Is Joking About Obama’s Blackness Permissible?
“I shouldn’t make fun of the blacks. President Obama is a personal friend of mine. He was over to the house yesterday, but the mop broke.” That as the joke Don Rickles brought, without a mop, to a tribute to Shirley MacLaine at the American Film Institute last week. The Hollywood Reporter: “The black-tie crowd, gathered to celebrate MacLaine, the 40th recipient of the AFI’s Life Achievement Award, alternately gasped at the 86-year-old comic’s put-downs and then found themselves laughing and applauding.”
Which got Gawker’s Drew Magary thinking: “This is an old joke. A really, really old-as-shit joke, one that Rickles has told millions of times, usually with Sammy Davis Jr. as the butt of it and not the President. It’s not a good joke (it doesn’t even make sense), and I suppose you could find it offensive. But come on, it’s Don Rickles. It’s Don Rickles’ job to be a complete asshole to everyone. That’s his thing. That’s what the back room at Circus Circus has been paying him to do for decades. Getting mad at Don Rickles for hurling ancient insults at people is like getting mad at Obama for being a Muslim. But the whole episode does beg the question: Is it possible, at all, for a white person to make a decent black joke about the POTUS? I’m not one of those people who subscribes to the idea that certain groups of people can’t make jokes about other groups of people. That’s crap. You can get away with making fun of anyone so long as A) You’re funny, and B) You’re willing to also make fun of yourself. Placing imaginary barriers on humor when it comes to sensitive topics like race or someone who recently died is for arrogant pricks who think they deserve to be the arbiters of what constitutes good taste.”
What About Romney’s Whiteness?
“Politico,” the Media Wire reports, “has suspended its White House correspondent, Joe Williams, for remarks he made on Martin Bashir’s MSNBC show Thursday. Williams’ “comment about Governor Romney earlier today on MSNBC fell short of our standards for fairness and judgment in an especially unfortunate way,” Politico editors John Harris and Jim VandeHei wrote in a memo to staff. Here are the remarks in question:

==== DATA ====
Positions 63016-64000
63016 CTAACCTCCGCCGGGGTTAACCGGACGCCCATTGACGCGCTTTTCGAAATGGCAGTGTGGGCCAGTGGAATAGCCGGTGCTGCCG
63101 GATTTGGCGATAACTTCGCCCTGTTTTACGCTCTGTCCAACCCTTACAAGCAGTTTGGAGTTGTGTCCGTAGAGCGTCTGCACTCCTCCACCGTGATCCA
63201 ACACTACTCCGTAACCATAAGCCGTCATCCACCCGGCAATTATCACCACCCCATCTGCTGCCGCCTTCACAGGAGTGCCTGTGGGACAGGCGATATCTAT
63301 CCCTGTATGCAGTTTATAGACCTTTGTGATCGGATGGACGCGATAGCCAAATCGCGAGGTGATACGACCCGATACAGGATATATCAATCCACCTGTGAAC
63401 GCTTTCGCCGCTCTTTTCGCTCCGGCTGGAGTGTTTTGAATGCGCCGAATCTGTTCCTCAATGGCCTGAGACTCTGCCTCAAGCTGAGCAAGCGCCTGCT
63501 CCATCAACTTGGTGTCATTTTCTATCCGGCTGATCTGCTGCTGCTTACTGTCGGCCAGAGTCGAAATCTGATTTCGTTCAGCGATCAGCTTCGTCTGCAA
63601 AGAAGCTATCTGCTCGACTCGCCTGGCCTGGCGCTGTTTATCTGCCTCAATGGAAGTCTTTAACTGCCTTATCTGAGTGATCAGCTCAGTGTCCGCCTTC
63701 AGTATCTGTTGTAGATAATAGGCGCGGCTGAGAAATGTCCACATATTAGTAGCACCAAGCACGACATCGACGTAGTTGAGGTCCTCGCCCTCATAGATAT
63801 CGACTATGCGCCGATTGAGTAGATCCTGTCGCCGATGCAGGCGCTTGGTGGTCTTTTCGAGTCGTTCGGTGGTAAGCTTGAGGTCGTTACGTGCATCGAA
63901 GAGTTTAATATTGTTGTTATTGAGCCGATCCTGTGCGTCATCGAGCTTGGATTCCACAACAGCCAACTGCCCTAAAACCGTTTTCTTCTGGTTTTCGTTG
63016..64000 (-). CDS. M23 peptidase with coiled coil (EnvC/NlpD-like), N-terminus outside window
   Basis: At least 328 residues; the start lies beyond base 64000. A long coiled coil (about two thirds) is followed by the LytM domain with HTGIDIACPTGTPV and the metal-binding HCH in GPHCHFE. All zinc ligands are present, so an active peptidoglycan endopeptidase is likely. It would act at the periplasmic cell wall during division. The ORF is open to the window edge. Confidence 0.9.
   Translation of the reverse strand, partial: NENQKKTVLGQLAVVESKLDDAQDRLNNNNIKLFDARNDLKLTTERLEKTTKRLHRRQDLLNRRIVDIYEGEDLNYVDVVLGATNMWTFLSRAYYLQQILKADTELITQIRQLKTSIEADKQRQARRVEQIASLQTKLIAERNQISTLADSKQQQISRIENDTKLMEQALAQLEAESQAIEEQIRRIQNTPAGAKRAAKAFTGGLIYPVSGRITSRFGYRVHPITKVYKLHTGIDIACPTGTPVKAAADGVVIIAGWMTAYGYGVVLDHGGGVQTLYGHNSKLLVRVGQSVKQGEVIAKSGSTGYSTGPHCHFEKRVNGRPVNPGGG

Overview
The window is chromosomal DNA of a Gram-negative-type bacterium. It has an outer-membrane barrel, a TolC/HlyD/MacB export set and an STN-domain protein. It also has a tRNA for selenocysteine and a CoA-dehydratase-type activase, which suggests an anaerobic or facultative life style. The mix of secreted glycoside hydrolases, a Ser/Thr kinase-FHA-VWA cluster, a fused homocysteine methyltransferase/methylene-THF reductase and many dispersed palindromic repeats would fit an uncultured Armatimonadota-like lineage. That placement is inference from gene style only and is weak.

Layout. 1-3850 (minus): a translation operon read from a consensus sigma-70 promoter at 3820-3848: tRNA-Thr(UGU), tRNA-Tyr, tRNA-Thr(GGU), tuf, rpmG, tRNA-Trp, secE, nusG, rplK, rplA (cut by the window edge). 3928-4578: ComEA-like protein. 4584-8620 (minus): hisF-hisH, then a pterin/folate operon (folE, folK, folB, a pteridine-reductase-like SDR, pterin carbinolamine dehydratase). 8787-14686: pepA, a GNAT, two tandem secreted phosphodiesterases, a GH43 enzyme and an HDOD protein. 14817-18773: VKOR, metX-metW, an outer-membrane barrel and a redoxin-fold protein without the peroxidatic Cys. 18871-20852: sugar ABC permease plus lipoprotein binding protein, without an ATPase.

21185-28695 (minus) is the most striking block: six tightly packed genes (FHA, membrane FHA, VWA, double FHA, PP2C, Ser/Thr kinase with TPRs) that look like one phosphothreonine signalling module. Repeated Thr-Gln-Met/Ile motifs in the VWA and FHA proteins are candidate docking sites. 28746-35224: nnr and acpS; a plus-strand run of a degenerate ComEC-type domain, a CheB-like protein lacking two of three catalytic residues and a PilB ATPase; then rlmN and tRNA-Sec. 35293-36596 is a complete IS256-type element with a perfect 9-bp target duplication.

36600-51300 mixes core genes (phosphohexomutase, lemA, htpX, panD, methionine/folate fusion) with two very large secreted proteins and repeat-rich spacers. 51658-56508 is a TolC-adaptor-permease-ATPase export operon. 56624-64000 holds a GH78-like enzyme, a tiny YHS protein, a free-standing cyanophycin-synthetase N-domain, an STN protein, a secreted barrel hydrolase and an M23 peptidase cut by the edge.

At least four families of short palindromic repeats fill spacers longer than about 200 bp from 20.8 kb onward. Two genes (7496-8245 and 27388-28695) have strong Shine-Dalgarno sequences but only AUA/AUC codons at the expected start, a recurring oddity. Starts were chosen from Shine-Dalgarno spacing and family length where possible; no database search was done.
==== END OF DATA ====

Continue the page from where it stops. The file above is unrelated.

“It’s very interesting that he does so many appearances on Fox & Friends. And it’s unscripted. It’s the only time they let Mitt off the leash, so to speak. But it also points out a larger problem he’s got to solve if he wants to be successful come this fall: Romney is very, very comfortable, it seems, with people who are like him. That’s one of the reasons why he seems so stiff and awkward in some town hall settings, why he can’t relate to people other than that. But when he comes on Fox & Friends, they’re like him. They’re white folks who are very much relaxed in their own company.”
Here’s the video:
So: was he being racist?
Heckling the President, Cont’d.
From Media Matters: “Unfortunately, the casual tone of Oval Office disrespect that’s become a hallmark of the right-wing media has found some pockets of acceptance, and even imitation, within the mainstream press. Yes, the press universally condemned the Daily Caller’s classless attempt to upstage the president mid-sentence. But you can spot mainstream bouts of derogatory chatter that would have been unlikely when a Republican was in the White House. (Yes, it was Time’s Mark Halperin who called Obama a “dick” on national television.) Much like with the Clinton presidency, there has been a consuming effort by the conservative media (and the Republican Party) to delegitimize the current Democratic presidency. The difference this time, thanks to the shifting media landscape, is that right-wing name-calling has been ramped up and a runaway lack of civility is now worn like a badge of conservative honor. Recall that following Obama’s 2010 State of the Union Address, conservative media players responded to the president’s policy-heavy speech by calling him a “grating,” “flippant,” “arrogant” “jerk” who’s “cocky” and can’t hide his “fake sincerity.” This, of course, after Glenn Beck strolled onto the set of Fox & Friends in July of 2009 and announced the President of the United States was a “racist” with a “deep-seated hatred for white people.” [… ] You probably can’t even count the number of insults and smears that have been hurled at Obama by the GOP press, although Sally Kohn recently did a nice job of highlight some of the more vile broadsides: